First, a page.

This used to be my Playground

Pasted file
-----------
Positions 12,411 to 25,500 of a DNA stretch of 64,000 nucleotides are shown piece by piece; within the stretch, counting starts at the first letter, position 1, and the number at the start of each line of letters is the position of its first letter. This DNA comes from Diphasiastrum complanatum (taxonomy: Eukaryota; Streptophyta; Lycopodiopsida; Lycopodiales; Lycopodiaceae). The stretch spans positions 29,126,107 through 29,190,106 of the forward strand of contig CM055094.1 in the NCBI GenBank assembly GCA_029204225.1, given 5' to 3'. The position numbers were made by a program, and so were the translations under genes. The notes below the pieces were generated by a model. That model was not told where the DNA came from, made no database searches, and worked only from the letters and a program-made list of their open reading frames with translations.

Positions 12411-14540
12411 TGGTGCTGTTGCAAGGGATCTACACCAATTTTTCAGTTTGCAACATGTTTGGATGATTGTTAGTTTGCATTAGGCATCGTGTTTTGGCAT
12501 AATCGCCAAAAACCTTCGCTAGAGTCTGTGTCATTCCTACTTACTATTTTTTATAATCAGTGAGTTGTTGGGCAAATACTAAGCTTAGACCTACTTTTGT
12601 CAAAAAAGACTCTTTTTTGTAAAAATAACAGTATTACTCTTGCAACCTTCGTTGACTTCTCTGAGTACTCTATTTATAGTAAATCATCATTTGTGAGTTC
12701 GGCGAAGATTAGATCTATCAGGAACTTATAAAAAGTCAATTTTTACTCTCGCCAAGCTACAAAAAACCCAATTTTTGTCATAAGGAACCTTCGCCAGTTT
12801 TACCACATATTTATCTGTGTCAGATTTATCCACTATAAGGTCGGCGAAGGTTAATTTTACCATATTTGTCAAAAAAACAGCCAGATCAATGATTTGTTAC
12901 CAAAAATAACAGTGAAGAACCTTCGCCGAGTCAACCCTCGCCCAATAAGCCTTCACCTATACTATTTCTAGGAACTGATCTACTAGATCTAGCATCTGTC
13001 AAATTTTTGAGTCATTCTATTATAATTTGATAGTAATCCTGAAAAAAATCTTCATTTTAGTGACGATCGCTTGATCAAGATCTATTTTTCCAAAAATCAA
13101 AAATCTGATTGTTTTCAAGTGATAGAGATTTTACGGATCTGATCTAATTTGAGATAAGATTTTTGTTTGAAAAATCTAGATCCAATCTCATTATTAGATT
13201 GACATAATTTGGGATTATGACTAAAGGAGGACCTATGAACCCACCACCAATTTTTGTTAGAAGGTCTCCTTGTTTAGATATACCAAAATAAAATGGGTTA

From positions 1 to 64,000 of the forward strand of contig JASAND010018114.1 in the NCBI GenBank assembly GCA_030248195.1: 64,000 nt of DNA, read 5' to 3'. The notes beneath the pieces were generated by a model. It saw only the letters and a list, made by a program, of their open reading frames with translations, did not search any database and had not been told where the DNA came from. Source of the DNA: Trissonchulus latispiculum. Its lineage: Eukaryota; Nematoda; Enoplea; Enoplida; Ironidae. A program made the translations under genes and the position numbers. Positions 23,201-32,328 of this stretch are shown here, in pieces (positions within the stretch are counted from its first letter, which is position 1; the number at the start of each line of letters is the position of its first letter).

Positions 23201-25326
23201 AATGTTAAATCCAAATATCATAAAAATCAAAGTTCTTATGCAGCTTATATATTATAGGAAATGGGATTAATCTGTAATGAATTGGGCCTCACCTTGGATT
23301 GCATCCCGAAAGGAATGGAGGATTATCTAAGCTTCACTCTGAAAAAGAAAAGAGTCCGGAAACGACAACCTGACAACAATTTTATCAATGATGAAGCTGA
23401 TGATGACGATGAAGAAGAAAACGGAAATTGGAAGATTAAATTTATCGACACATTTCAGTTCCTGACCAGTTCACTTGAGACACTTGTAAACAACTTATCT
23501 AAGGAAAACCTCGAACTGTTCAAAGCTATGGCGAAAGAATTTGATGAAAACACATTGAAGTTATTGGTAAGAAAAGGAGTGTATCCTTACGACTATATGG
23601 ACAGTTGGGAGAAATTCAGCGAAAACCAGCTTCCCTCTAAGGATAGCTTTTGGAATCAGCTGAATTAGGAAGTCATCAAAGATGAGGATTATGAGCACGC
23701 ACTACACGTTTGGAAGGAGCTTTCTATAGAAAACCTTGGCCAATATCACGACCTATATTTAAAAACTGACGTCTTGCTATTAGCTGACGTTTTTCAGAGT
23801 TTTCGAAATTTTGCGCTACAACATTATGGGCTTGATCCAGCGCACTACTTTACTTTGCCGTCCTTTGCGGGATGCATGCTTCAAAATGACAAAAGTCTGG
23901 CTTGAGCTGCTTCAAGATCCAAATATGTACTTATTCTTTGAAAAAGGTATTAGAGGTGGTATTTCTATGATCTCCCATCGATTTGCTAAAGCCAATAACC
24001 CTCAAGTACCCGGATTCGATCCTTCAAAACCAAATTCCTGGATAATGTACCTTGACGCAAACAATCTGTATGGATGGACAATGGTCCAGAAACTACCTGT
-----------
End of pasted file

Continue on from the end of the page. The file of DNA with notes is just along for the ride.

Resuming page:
Have you seen the movie A League of Their Own? You know, the movie about women who played major league baseball while all the men were off fighting World War II? Well, at the end, when the credits are rolling, the actual ballplayers  are playing at the Baseball Hall of Fame while Madonna sings “This Used to be my Playground” in the background. These women are now elderly but still feisty – in my mind’s eye I can see one overweight granny kicking the dirt in argument with the umpire. Priceless but with a tinge of sentimental sadness. Of course that might have been the music affecting me. Anyway, the song title came to my head this past week as I was roaming around Madison, WI where I lived 9 1/2 years of my life not too long ago. There was a definite mixture of feelings as I recognized many of the former places I had visited or even hung out regularly. There were, of course, many sites that I didn’t know, as the city continues to explode with new construction on campus and off. I didn’t have to miss any significant venue – luckily all my favorite places are still intact. And it was nice to eat at my favorite haunts – I was surprised and pleased that at the Mediterranean Cafe, the owner remembered me and struck up a conversation with me. But throughout my magical mystery memory lane tour, I asked myself, “Do I still belong here? Or is this a place only in my past?” Some incidents seemed to indicate a return – I met a glassblower (a cool job!) who admitted to offering lessons and I connected with his philosophies. Yet, I didn’t feel a true connection to the city. Sure it is beautiful, with green causeways, millions of bike paths, and surrounded by five or more lakes, but the pristine new buildings left me with a plasticky taste in my mouth. I realized life in gritty Albany, NY was more satisfying to me. Perhaps I was simply visiting my old stomping grounds, processing feelings that had been left unresolved before going further on my journey into the unknown future. Looking back did leave me with more than one tear in my eye, however – this part of my life was over – the youthful part, perhaps? – and I needed to take a moment to mourn this. And so I did.

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